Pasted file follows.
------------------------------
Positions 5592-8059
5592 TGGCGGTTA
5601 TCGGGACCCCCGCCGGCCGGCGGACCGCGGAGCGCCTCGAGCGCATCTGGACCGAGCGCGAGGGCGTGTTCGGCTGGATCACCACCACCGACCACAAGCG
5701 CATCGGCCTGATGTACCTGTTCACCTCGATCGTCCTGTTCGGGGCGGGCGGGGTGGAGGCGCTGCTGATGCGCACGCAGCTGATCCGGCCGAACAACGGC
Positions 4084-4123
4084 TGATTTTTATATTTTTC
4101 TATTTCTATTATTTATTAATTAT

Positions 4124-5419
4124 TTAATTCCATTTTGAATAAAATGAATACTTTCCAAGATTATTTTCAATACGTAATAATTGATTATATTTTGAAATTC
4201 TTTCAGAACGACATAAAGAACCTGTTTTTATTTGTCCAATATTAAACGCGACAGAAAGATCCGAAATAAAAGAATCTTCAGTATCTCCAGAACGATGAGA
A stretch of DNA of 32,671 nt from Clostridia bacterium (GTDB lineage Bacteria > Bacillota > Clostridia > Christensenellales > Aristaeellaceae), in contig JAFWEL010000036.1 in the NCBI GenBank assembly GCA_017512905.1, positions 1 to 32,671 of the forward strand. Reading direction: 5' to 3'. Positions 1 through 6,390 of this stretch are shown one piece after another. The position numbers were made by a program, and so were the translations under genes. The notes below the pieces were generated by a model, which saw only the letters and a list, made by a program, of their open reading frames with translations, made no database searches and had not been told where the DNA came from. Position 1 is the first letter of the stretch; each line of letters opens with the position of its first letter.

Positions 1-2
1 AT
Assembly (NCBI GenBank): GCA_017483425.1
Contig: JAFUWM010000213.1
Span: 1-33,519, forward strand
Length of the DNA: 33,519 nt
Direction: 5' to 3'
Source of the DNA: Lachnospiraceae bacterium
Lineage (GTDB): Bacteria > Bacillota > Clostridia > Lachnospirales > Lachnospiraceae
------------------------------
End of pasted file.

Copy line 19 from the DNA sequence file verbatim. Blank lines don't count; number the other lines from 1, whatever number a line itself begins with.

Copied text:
Source of the DNA: Lachnospiraceae bacterium